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Saturday 27 July 2013

Graphic Novelisations - from Tehani Wessely

As a teacher librarian, one of the things I’ve done in all my schools has been to build up the graphic novel section of the collection. I’ve read comics since I was a kid, though never on a serious fan level; I would read a cereal box rather than nothing, so anything with words that told a story was a bonus for this kid from the country.

I loved Teen Titans, Wonder Woman and Batman and the Outsiders, X-Men and Firestorm and Dial ‘H’ for Hero and Archie and Garfield and anything else I came across, really! Back then, I was a fairly scattershot reader, mainly because I read so much I was always searching for new material. I’m a little more discerning now (no, really!) but I still like comics (though I generally read trade editions now) and I’m a big fan of the graphic novelisation.
While there are many excellent original graphic novels, and hundreds of trade compilations of comic issues every year, the graphic novelisation of popular books particularly appeals to me because it can be a gateway for readers into the “real” books. I’ve had several successes with students reading the first few volumes of graphic novels and then moving onto the original books because they don’t want to wait for the next installment, or simply because they want more story. It’s excellent!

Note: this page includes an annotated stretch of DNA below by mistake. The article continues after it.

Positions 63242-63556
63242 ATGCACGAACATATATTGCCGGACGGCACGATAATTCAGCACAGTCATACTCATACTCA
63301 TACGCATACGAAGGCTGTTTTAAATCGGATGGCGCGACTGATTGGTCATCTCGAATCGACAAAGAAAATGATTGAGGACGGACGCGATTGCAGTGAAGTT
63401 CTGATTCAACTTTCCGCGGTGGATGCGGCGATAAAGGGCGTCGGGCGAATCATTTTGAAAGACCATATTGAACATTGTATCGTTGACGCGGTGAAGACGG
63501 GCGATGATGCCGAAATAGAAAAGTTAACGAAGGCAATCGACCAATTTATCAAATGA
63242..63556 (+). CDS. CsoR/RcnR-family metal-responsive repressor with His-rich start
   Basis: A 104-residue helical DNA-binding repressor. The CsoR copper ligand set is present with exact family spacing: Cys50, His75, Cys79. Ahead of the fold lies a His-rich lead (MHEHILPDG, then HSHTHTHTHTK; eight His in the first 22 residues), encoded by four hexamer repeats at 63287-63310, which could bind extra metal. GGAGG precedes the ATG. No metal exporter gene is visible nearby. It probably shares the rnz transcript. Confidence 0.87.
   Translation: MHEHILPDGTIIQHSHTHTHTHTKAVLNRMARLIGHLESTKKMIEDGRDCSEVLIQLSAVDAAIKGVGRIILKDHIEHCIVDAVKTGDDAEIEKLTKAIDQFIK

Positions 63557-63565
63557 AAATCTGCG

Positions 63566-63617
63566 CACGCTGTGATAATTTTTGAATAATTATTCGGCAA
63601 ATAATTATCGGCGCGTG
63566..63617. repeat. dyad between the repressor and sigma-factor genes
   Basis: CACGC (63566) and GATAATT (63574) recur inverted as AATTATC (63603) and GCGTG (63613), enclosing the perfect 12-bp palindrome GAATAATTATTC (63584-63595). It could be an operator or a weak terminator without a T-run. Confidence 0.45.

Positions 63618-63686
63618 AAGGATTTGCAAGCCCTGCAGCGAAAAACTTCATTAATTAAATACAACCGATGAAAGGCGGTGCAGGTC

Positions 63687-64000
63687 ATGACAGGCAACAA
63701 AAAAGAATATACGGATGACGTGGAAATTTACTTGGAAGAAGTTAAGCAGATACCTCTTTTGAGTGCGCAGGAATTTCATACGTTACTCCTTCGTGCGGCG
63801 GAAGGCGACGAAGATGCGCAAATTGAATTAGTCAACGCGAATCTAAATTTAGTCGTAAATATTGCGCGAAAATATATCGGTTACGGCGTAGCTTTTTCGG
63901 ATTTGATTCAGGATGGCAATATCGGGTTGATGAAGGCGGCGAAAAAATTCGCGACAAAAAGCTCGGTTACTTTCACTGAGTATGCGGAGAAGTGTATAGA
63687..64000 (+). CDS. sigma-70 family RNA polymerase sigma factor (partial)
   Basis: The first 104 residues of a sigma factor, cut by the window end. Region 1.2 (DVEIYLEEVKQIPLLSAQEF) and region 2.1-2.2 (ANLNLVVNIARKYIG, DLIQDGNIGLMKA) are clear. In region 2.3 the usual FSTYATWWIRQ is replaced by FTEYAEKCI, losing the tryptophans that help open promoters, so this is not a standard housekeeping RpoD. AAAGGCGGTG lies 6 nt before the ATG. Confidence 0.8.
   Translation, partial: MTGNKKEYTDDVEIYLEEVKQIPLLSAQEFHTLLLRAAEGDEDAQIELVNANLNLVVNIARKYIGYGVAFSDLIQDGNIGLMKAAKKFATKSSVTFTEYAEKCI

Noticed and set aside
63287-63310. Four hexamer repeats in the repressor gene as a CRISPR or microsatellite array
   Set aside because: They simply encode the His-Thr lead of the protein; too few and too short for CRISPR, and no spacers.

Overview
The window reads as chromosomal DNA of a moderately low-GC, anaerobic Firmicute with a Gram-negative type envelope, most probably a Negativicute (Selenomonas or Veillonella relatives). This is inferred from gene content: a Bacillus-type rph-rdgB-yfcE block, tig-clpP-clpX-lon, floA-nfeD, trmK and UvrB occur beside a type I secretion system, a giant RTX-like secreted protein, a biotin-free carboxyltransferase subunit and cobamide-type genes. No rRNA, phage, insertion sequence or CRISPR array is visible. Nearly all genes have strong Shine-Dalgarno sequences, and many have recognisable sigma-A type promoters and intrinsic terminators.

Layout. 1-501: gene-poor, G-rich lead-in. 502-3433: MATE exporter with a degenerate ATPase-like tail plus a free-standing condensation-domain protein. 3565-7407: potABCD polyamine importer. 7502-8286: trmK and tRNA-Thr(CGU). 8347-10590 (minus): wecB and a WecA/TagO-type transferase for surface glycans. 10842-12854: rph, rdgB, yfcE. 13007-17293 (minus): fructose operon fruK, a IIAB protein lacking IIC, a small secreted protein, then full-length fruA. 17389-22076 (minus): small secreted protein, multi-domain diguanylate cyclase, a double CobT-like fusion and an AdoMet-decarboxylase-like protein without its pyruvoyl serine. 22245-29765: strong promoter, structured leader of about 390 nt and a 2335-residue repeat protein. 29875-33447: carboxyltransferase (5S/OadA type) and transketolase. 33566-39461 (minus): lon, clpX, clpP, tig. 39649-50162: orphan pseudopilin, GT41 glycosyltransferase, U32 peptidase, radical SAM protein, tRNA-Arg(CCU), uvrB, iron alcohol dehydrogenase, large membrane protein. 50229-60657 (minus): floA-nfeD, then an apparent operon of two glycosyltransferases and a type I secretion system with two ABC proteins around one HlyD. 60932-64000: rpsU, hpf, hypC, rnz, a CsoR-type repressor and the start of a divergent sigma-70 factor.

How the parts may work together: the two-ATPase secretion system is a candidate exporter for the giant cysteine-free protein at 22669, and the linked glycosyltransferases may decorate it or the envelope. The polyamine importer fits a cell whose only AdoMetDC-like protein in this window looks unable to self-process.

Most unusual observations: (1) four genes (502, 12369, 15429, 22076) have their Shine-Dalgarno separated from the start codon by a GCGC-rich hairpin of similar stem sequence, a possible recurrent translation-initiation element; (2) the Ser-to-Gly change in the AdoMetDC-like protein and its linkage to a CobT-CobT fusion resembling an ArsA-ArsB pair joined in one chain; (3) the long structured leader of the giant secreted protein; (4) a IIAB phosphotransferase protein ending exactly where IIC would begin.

I’ve seen brilliant graphic versions of classic works, including multiple versions of Shakespearean plays, stories from Jane Austen, Dracula, the Hardy Boys, Nancy Drew and Sherlock Holmes, but easier sells to kids are adaptations of current popular books. I’ve read a number of great graphic versions that I can personally recommend (for the appropriate ages), such as:

Artemis Fowl series by Eoin Colfer
Alex Rider series by Anthony Horowitz
Twilight and New Moon by Stephenie Meyer (I’m not a huge Twilight fan, but the art in this is beautiful, and NOT inspired by the film, which I really liked!)
Vampire Academy by Richelle Mead
CHERUB series by Robert Muchamore
Percy Jackson by Rick Riorden
Uglies by Scott Westerfeld
Daniel X: Alien Hunter by James Patterson
Cirque du Freak by Darren Shan (the Darren Shan saga)

Others I haven’t yet got my hands on that look really interesting include:

Beautiful Creatures by Kami Garcia
A Wrinkle in Time by Madeleine L’Engle
The Kite Runner by Khaled Hosseini
City of Bones by Cassandra Clare
Discworld graphic novels by Terry Pratchett
City of Ember by Jeanne DuPrau

One note of caution: by nature, graphic novels can be a bit more confronting in terms of violence and nudity than the source material, so it’s worth previewing books which may have questionable content. Sometimes it’s played down in the art, other times it is front and centre, so checking books out is essential.
Tehani Wessely is the current Tasmanian Children's Book of the Year Judge.

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